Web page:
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The Economic Impact of Georgia's Nonprofit Sector (2006)

The nonprofit sector in Georgia is large, diverse, and growing. In every county across the state you will find nonprofits working to better their communities by directly addressing issues of concern through service or civic engagement.

The nonprofit sector spans the political spectrum of ideas and encompasses every aspect of human endeavor, from symphonies and little leagues, to homeless shelters and day care centers. While every nonprofit is unique, all are based on the core value of people coming together around issues of mutual concern and common interest in pursuit of the common good. All of our lives are touched and in some cases transformed by nonprofits.

The purpose of this report is to summarize data on Georgia's nonprofit sector and illustrate how nonprofits directly and significantly impact the economy. This analysis provides an estimate of the nonprofit sector’s impact by comparing it to traditional areas of commerce and industry and demonstrating the sector’s influence beyond its primary role as a provider of needed services. Contributing to the overall health of our economy, nonprofits bring in money from outside sources, provide jobs and wages to residents, and circulate money in the economy through their purchases of goods and services—as well as being a taxpaying workforce, and a network of community leaders, policy makers, and businesses.

Read the full report.

Key Findings

  • In 2003, there were over 22,249 nonprofit organizations in Georgia, an increase of over 57% since 1997 (14,155).
  • The value of assets held reached $42.7 billion, which is almost three times the assets—$15.2 billion—over the last 10 years.
  • The 6,362 IRS-reporting nonprofits had $22.1 billion in expenditures—almost 7% of Georgia’s gross state product— the total market value of goods and services produced by a state’s economy over a given period of time.
  • About 63% of total revenues for reporting nonprofits in Georgia were from fees for services, while only 22% of total revenues of these nonprofits were from contributions made by individuals, corporations, and foundations.
  • There were 1,276 foundations in Georgia, with total assets of almost $9 billion, and a total giving of $648 million.
  • The percent of income contributed by Georgia itemizers contributed 4.7% of total giving–well above the national average of 3.7%.
  • With a $6-billion payroll, nonprofits have a greater total payroll than the real estate, food and accommodations, or telecommunications sectors.
  • Depending upon the precise assumptions used, over the study period of 2000 to 2035, an average of 500,000 jobs in the state of Georgia are projected to exist because of the presence of the Georgia nonprofit sector.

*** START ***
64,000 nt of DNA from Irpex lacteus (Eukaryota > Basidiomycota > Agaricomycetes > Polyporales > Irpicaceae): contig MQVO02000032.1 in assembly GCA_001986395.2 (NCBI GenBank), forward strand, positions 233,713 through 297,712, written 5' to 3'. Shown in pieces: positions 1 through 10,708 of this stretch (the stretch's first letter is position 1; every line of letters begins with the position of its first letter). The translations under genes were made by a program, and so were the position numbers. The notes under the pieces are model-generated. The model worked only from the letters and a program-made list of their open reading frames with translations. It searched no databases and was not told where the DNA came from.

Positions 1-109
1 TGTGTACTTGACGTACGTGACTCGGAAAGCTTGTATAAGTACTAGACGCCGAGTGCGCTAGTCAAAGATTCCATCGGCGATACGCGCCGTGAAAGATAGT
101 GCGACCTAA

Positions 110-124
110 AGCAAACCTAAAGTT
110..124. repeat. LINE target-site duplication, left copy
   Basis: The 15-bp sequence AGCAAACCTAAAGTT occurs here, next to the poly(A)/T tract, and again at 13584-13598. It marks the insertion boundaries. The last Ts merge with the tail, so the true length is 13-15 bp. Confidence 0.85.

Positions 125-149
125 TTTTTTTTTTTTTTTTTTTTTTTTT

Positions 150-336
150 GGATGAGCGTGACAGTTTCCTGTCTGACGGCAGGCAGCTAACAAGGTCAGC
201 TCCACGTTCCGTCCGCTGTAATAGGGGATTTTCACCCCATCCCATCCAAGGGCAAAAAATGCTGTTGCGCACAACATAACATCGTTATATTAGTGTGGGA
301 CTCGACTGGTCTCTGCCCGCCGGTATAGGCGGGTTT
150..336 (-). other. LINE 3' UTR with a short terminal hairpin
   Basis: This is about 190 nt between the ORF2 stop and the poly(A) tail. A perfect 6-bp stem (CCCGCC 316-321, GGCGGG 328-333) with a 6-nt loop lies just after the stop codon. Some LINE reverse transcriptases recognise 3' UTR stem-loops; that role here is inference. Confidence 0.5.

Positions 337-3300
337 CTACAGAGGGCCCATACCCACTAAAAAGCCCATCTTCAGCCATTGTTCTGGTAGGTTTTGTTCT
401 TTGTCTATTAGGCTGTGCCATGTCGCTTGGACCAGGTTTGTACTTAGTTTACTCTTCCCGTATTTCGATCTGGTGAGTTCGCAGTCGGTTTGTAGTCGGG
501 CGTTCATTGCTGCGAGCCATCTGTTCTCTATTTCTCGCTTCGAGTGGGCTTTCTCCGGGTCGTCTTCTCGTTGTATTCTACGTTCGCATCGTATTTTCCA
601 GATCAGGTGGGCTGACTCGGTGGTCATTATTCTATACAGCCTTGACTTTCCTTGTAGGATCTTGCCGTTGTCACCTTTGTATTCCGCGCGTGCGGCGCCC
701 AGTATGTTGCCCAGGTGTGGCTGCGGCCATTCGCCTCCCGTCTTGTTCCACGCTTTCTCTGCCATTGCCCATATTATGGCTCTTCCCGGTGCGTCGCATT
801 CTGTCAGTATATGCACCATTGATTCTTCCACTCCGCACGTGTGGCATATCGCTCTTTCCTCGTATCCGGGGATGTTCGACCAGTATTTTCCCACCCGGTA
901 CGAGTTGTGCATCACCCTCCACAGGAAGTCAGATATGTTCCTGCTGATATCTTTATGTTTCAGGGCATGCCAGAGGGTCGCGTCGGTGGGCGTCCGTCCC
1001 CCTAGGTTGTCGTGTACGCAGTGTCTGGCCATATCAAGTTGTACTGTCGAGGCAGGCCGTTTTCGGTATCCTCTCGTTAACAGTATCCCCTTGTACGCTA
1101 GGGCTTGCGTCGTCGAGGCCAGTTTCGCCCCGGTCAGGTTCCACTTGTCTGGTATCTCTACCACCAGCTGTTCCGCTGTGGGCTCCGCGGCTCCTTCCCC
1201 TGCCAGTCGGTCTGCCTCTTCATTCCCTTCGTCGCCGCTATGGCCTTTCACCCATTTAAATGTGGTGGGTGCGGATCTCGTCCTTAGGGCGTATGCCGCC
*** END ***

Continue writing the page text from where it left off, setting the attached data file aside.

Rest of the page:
• The existence of the nonprofit sector is forecasted to contribute between $91.1 and 25.4 billion in personal income in Georgia. That is a total of between $686 billion and $913 billion over the period.
  • Between $17.6 and $26.8 billion in revenue will be generated each year for Georgia businesses because of the presence of the Georgia nonprofit sector. That is a total of between $635 and $964 billion over the 35-year period.
  • If state and local governments in Georgia assumed the responsibilities of Georgia nonprofits, it would create a budget deficit for state government of between $13 and $22 billion dollars per year, depending on the financing approach, and a budget deficit for local governments of between $1 and $3 billion dollars per year, depending on the financing approach, both over the study period of 2000 to 2035.

Conclusion

This report offers the first in-depth examination of the size and scope of Georgia's nonprofit community in terms of its overall economic magnitude. Our findings demonstrate that nonprofits are a significant economic force in Georgia, directly generating over $22 billion in revenue each year; employing more than 179,000 people in addition to indirectly creating 3 jobs in other industries for every one job in the nonprofit sector; supporting a payroll of over $6 billion; and providing valuable services that impact virtually every Georgia resident. Georgia’s nonprofit sector clearly contributes to the vitality of the economy beyond the services it provides to the population. Nonprofits should use this report to:

  • Insert themselves in local and state policy discussions about economic development.
  • Seek inclusion in budget discussions as an industry.
  • Mitigate local property tax challenges.
  • Seek industry-wide exemption from sales tax and other nonprofit business-friendly policy.
  • Seek leadership inclusion on boards, committees, and other governmental decision bodies that shape state, local, or departmental strategy.
  • Promote partnerships with local industry.
  • Enhance communications to position themselves beyond “quality of life benefit” toward a blended statement of quality and economic benefit.

Read the full report.

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